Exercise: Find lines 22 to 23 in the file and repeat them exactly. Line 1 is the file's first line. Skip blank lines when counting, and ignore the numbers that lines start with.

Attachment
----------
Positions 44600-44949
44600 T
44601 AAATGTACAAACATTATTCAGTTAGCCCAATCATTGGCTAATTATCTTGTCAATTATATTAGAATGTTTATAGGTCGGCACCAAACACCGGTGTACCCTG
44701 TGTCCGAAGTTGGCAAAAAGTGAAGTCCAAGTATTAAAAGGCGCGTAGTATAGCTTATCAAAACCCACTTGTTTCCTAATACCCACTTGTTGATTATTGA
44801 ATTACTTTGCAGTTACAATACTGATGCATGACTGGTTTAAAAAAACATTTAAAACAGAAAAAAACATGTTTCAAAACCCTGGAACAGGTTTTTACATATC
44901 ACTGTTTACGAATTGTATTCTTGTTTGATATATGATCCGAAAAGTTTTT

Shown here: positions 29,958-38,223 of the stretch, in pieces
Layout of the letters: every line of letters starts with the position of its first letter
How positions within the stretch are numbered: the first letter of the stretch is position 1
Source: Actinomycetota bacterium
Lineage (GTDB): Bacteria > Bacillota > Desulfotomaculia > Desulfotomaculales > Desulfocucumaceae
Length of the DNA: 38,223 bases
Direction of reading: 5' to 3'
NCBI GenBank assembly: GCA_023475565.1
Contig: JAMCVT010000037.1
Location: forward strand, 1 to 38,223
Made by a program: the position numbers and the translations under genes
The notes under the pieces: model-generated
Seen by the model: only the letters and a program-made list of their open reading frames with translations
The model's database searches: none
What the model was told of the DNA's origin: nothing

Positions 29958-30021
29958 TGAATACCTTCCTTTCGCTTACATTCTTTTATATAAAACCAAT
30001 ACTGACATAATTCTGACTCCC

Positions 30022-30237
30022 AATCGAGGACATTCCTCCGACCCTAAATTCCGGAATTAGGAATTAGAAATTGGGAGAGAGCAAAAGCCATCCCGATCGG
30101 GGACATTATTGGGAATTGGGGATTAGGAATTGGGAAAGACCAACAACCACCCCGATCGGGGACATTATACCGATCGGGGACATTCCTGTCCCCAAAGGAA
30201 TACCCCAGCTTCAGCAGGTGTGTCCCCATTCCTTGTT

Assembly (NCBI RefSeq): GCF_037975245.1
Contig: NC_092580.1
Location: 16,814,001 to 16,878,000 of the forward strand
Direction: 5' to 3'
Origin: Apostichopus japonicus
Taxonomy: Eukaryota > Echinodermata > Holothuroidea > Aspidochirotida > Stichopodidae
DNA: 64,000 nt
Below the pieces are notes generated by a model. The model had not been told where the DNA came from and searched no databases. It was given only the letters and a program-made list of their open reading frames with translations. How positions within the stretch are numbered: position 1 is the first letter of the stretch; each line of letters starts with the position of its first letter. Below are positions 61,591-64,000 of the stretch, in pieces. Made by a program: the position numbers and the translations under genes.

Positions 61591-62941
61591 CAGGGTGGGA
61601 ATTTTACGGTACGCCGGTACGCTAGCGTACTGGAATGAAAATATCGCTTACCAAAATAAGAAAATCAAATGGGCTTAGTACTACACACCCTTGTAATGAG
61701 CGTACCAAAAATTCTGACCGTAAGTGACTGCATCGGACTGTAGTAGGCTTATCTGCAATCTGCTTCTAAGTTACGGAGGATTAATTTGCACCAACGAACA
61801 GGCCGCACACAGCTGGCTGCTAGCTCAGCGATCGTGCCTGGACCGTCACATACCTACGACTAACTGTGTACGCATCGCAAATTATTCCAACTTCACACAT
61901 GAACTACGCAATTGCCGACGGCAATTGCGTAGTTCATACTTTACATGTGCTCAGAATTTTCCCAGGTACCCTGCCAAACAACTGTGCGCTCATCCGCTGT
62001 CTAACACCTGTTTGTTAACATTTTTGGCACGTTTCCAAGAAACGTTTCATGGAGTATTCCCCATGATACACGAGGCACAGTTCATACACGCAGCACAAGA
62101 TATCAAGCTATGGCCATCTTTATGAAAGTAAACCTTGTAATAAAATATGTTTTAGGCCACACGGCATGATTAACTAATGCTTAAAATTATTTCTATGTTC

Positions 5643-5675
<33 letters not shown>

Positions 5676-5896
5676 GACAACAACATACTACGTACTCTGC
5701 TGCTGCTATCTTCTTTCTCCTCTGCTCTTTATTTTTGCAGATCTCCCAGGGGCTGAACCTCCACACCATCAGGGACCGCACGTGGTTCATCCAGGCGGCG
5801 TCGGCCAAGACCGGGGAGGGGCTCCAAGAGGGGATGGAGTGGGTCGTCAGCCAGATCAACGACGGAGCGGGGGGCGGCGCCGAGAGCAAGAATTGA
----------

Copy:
Positions 29958-30021
29958 TGAATACCTTCCTTTCGCTTACATTCTTTTATATAAAACCAAT